February 27, 2013

The Maine Ingredient: Recipes reflect Maine food history

By Brooke Dojny

Aren't we lucky to have Sandra Oliver, who is one of the country's pre-eminent food historians, living right here in Maine – on Islesboro, as a matter of fact?

Although she researches and writes about all aspects of American food history, residence here in our part of the world means that she naturally focuses much of her attention on Maine foodways.

A few years ago, Oliver started writing a column for a Maine newspaper called "Taste Buds," wherein she solicits recipes – some new, some old – from readers.

Those recipes (plus some of her own) have just been gathered and published as "Maine Home Cooking: 175 Recipes from Down East Kitchens," (Down East Books, 2012), and a wonderful compendium it is – not just for its historical significance but also for its delightful prose and fascinating look at what home cooks around the state have actually been doing in their kitchens for the past several decades.

Here are two recipes from the book.

 

WHITE CHICKEN FRICASSEE

Apparently there are two kinds of fricassee, a white one and a brown one.

Hannah Allen from Bangor pointed out that a quick version of this can be made with good old cream of mushroom soup fortified with canned mushrooms. Allen turns the fricassee into a tetrazinni by serving it over spaghetti and topping it with Parmesan cheese.

Fricassee is a good way to warm up leftover roasted chicken. The recipe works well with turkey, too. But if you have chicken quarters or a split breast or three lying around and you don't know what to do with them, fricassee from scratch isn't hard at all.

In fact, you can keep your crock pot (er, slow cooker) employed for a while with this one.

Servings: Four to five

5 pounds of chicken breasts and thighs, or a whole chicken cut up

3 cups of water or chicken broth

1 carrot, 1 stalk of celery and 1 small onion, coarsely chopped

3 tablespoons of butter

3 tablespoons of flour

Salt and pepper

Milk or cream (optional)

Put the chicken into a deep, heavy-bottomed pot with the water or broth, and the carrot, celery, and onion. Bring just to boiling, then reduce the temperature and allow them to simmer without boiling for about 2 hours, until the meat is tender. Take the meat out of the cooking liquid, and, if you wish, remove the skin and bones, and discard them.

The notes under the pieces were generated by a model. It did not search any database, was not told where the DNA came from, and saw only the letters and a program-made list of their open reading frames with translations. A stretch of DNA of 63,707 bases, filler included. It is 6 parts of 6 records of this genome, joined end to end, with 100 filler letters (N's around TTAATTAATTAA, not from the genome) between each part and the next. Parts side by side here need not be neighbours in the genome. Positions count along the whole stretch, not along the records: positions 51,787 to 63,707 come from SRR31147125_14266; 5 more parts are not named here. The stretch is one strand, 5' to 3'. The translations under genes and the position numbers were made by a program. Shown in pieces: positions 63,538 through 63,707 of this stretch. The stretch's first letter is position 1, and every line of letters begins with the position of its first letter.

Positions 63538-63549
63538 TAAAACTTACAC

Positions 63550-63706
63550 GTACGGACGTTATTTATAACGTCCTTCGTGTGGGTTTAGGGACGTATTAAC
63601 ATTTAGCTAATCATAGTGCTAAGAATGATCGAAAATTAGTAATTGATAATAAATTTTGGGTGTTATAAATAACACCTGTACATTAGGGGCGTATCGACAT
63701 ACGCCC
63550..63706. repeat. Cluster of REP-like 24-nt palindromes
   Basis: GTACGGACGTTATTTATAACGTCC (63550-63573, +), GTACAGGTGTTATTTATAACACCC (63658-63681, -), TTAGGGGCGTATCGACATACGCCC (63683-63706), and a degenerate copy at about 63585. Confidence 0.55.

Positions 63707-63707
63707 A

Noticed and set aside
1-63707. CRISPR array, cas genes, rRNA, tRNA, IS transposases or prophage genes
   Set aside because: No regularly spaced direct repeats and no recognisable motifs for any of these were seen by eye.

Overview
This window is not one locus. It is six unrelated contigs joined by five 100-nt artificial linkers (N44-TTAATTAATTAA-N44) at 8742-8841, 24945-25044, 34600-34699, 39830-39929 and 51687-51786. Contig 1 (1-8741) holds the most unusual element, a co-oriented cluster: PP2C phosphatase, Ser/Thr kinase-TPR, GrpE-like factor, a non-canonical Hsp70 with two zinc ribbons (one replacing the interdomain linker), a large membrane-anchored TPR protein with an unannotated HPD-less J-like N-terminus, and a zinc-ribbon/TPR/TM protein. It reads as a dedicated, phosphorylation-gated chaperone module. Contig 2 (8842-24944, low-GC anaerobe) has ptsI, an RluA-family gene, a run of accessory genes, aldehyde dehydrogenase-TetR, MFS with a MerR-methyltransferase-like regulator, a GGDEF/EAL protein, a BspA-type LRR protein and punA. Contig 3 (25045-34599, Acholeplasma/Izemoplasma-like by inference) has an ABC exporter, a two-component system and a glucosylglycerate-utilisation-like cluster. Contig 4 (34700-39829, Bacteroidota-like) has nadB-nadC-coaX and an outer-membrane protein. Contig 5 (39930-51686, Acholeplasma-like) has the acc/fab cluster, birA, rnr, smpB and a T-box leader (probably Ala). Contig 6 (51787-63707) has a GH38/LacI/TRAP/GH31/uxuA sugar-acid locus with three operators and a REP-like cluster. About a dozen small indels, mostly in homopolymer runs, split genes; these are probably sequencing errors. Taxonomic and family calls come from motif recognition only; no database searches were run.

In another heavy pan, melt the butter, and add the flour into it, stirring with a whisk until it bubbles. Gradually stir some of the cooking broth into the flour and butter mixture, whisking until you have smooth, thick gravy.

Cook it, thinning it with milk or cream, until it is the consistency of sauce. Taste, and adjust seasoning with salt and pepper, or any herbs you favor. Add the meat and warm it through in this mixture before serving it over your choice of starch.

ADVICE: Feel free to jazz this with garlic, thyme and parsley. A splash of sherry toward the end is good.

If you want to veg it up a bit, add peas, shredded spinach, even cut green beans or broccoli. Serve it on top of toast, baked potato, noodles, rice or biscuits.

 BARLEY PILAF 

This recipe sneaks another sort of whole grain into our diet besides oatmeal and brown rice.

I found it in an old James Beard cookbook that someone gave me, lo, 40 years ago when I started living on my own. The cover and title page are long gone, and half the index has fallen off. I still can locate the barley recipe though.

(Continued on page 2)

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